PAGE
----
Now you need a dummy series for your custom Y axis labels. The points of this series will be lined up along the Y axis, and each point will have a label representing the Y values for each of the series we plotted already. In K2:K17, enter a column of zeros (the X values for the dummy series). In L1 enter "Labels" and in L2:L17 enter the series 0.0, 0.5, 1.0, 1.5, . . . 7.5 (the Y values for the dummy series). In M2:M5 enter 0.0, 0.5, 1.0, 1.5 (one set of Y axis labels). Make sure the number format here has one decimal digit showing, so the ".0" shows. Copy M2:M5 and paste it into M6:M9, M10:M13, and M14:M17 (the labels for the other three series). The dummy series data in K1:M17 looks like this:
Labels 0 0 0.0 0 0.5 0.5 0 1 1.0 0 1.5 1.5 0 2 0.0 0 2.5 0.5 0 3 1.0 0 3.5 1.5 0 4 0.0 0 4.5 0.5 0 5 1.0 0 5.5 1.5 0 6 0.0 0 6.5 0.5 0 7 1.0 0 7.5 1.5
Select K1:L17, copy it, select the chart, go to Edit menu > Paste Special, and select the options to Add a Series, By Column, Categories in First Column, and Series Names in First Row. This adds the series to the chart. It looks like we've just royally demolished the chart, but we'll fix that in a minute.
Right click on the new series ("Labels"), select Chart Type from the pop up menu, and select an XY Scatter Chart (not a Line Chart). The series will change, and secondary axes will appear along the top and right side of the chart. Right click on the chart (not on any series), select Chart Options from the pop up menu, and on the Axes tab, uncheck the Secondary Value (Y) Axis. Double click on the secondary category (X) axis, along the top of the chart to format it. On the Scale tab, set a Minimum of 0 and a Maximum of 1. On the Patterns tab, select None for Major Tick Mark Type, Minor Tick Mark Type, and Tick Mark Labels. The new series now lies along the Y axis, shown here as a series of red crosses with a red connecting line.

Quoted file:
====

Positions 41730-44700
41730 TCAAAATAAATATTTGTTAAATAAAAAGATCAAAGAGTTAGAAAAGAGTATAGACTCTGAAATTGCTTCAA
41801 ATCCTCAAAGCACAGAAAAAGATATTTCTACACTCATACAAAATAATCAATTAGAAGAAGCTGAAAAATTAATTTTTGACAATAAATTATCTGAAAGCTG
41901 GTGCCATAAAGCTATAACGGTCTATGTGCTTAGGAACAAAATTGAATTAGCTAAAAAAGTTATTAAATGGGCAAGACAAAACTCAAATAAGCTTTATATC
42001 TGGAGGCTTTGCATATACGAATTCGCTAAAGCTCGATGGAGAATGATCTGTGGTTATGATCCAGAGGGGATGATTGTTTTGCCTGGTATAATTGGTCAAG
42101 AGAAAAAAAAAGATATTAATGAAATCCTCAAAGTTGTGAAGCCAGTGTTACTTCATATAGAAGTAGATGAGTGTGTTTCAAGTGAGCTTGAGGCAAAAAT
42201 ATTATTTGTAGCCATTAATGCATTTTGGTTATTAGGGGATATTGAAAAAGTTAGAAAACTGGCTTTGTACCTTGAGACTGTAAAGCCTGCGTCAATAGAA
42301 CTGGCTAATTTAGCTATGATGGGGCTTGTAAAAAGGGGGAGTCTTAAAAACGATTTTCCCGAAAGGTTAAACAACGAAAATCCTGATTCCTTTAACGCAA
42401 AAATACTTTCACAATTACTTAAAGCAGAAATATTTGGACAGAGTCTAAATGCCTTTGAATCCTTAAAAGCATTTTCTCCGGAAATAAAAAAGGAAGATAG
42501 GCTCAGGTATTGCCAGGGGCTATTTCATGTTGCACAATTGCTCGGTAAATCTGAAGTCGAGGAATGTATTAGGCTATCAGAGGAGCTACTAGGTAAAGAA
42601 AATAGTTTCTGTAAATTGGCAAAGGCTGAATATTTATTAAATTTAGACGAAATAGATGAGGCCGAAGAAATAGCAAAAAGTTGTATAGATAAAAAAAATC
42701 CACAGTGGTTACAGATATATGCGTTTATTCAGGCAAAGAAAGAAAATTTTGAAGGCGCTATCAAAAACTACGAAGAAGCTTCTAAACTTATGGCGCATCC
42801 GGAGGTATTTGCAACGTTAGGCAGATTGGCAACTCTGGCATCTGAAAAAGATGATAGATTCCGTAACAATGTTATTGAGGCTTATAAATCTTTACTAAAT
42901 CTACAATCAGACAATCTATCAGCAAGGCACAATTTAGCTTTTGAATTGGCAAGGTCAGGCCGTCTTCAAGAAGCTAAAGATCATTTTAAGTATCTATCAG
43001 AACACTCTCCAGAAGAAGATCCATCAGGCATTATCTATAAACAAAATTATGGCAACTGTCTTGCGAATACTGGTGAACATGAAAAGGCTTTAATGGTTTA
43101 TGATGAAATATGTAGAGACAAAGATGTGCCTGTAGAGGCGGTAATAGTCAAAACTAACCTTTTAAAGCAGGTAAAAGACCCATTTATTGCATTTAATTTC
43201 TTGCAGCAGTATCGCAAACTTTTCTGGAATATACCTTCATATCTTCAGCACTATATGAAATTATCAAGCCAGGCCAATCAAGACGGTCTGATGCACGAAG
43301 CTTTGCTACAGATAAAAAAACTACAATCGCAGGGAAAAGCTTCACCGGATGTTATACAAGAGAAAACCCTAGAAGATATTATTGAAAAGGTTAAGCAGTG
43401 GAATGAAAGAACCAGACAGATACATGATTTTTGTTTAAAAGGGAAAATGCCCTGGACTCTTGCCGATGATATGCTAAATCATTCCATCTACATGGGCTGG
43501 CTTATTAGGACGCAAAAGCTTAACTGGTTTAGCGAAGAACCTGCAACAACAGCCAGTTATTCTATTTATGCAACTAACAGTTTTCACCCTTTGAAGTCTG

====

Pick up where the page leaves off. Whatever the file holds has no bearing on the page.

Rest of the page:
Clear the extraneous legend entries. Single click twice on each unwanted legend entry, once to select the legend, then again to select just the textual name of the series. Don't select the legend key, the graphical object that matches the series format. Press the delete key.
Now we're going to need a little help. Go to http://www.appspro.com and download Rob Bovey's XY Chart Labeler, a free addin that's very useful to spice up your charts. It labels data points, and not just on XY charts, either. Install the addin and then continue.
Select the chart. Go to the Tools menu, and select the new XY Chart Labels command, Add New Labels. Select "Labels" from the list of series, click in the Range box, and select M2:M17 with your mouse, and under Label Position, choose Left. Click Okay, and the series we added along the Y axis now has labels.
Readjust spacing as needed. Format the dummy series' Pattern so it has no line and no markers.
One neat thing that Rob's Labeler does is to copy the font formatting of the cell containing a data label to the label itself. The labels in these charts were colored in the worksheet to match the series colors, and when the labels were applied, they took on these colors. Formatting such as bold, italics, font, color, and size are copied in this way. The cells must be formatted prior to assigning the labels, and if the formats of the cells change, the formats of the labels do not change.
Here are the resulting charts one-by-one:
Panel Charts with Different Scales extends this technique further, to uneven axis scales in the separate panels, and even to panels with different sizes.